Most dog breeds originally had a working purpose.
Think about it, your dog may have been bred to ignore outside stimuli and to only focus on a task at hand – that might mean ‘ignoring’ you, while your dog is busy doing what they perceive as their ‘job’. A herding breed dog wouldn’t abandon their sheep to go and play with a random dog who’s just showed up!
But breed is just one factor. Your dog’s personality type will also give you an indication of their character and how they’ll respond to social pressure. Is your dog an introvert or extrovert, for example? Some dogs are more outgoing and friendly, while others are by nature quieter and more reserved.
Honoring your dog by not putting them into circumstances that are unnatural and uncomfortable for them will be far better for their development than forcing them into a situation they’re not happy with…for the sake of ‘conformity’ and misplaced beliefs that all dogs ‘should’ behave in a certain way.
This will lead to leaking trust and confidence…and a dog that is communicating their discomfort with their ‘loud’ behavior.
Positive and proper socialization means that we honor our dogs breed, character, emotions, and that we don’t dismiss or try to distract our dog in order to live up to unrealistic social expectations.
By building your partnership from a place of non-judgement and unconditional love, you can help your dog develop trust, confidence, and resilience.
That trust, confidence and resilience is what will lead to your dog being able to calmly move through ordinary life experiences, while feeling safe, calm and happy!!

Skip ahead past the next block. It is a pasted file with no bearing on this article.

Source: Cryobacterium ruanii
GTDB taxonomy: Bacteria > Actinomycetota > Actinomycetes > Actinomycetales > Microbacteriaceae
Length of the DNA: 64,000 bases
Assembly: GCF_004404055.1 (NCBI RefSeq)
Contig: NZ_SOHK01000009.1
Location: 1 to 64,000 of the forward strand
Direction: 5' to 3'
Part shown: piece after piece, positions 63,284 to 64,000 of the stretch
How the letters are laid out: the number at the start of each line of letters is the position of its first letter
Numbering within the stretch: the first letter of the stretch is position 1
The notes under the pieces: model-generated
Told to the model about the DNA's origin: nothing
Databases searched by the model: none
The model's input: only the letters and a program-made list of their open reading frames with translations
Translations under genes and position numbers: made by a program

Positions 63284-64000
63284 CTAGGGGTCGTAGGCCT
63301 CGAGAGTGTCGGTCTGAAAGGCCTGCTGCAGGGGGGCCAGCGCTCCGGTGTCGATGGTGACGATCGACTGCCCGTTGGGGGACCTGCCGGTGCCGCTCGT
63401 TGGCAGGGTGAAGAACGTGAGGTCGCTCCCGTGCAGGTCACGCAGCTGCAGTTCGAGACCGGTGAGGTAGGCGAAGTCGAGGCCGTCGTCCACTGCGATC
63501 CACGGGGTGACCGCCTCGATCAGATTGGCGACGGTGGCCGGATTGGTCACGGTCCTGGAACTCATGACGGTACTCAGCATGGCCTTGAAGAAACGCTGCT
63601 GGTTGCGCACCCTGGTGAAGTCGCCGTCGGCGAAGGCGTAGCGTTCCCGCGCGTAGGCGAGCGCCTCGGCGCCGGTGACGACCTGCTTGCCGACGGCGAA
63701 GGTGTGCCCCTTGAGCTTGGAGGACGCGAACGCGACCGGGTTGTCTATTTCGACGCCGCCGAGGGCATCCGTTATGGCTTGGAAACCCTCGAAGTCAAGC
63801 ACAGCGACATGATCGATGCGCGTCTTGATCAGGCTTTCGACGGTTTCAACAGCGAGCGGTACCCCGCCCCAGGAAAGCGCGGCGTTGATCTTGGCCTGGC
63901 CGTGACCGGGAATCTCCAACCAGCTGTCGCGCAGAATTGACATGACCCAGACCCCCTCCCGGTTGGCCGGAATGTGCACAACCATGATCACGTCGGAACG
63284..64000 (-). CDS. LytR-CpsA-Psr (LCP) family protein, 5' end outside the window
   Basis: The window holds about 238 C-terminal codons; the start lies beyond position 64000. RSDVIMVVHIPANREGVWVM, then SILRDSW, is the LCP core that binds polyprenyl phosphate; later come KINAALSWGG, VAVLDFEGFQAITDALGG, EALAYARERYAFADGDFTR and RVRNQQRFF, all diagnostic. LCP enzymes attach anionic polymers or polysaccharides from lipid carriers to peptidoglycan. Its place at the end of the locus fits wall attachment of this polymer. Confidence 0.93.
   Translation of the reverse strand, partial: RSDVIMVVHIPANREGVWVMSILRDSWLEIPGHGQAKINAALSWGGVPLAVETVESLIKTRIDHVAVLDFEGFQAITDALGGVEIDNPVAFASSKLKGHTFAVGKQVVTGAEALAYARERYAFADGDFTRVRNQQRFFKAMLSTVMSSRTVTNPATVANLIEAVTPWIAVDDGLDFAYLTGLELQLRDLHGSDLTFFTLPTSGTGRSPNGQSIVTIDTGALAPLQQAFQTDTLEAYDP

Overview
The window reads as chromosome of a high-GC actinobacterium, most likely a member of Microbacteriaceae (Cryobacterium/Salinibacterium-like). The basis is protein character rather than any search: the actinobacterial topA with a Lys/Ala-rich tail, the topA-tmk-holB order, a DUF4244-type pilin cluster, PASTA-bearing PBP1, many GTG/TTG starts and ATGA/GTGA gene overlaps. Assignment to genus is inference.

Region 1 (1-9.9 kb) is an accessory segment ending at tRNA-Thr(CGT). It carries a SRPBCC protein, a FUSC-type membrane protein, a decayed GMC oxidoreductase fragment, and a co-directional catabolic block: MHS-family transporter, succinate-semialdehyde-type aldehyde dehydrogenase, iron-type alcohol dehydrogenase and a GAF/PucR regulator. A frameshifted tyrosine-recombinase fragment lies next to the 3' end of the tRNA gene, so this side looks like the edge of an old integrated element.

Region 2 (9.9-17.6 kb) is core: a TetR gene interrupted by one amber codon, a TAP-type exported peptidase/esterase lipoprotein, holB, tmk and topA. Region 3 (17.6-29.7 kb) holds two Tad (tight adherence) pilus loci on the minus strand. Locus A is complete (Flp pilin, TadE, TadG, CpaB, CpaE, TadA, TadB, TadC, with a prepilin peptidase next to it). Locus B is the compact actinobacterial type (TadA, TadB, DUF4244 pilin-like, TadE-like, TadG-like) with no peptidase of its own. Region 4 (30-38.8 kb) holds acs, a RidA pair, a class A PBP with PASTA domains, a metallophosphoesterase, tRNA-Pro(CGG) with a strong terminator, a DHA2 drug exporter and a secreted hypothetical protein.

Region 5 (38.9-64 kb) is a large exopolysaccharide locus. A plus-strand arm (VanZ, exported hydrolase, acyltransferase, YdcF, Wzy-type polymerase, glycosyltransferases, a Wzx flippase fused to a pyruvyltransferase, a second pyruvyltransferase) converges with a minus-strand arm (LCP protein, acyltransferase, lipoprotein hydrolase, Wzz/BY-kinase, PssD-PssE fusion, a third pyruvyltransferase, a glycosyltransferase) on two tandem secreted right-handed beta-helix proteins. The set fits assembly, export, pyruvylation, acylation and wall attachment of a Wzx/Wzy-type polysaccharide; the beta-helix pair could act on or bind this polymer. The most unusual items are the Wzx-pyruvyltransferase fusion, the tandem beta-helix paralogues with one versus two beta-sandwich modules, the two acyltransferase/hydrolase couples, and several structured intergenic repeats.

If you’d like to work with me and learn how to create a partnership lifestyle for you and your dog, you can request an invitation to join us in the Brilliant Partners Academy when the doors open for the next enrollment!
You can listen to everything I talked about in this blog post over on my podcast – Enlightened By Dogs. It’s episode 149, which you can listen to here.
Thank you this is so helpful I have pressure from certain people to socialize my dog and she is a sensitive herder type , rescued from wild dogs she gets along in her own time with dogs that come to visit but not out in public with strangers and that limits where I take her…. we have a big yard and I have settled to just keep her home accept for an occasional car ride…..the vet is my next challenge cover didn’t help… but your talks do. thanks again
It seems like my dog wants to meet every dog she sees. In fact she almost insists. However most of the time when she gets to the other dog she will bark and sometimes lunge aggressively which is not at all safe calm happy greeting. I avoid busy times and a places as much as possible. Use a quick u turn that is not always effective . am I breaking trust by not allowing her to go see the dog when she’s pulling me towards them? What’s the best way to handle this?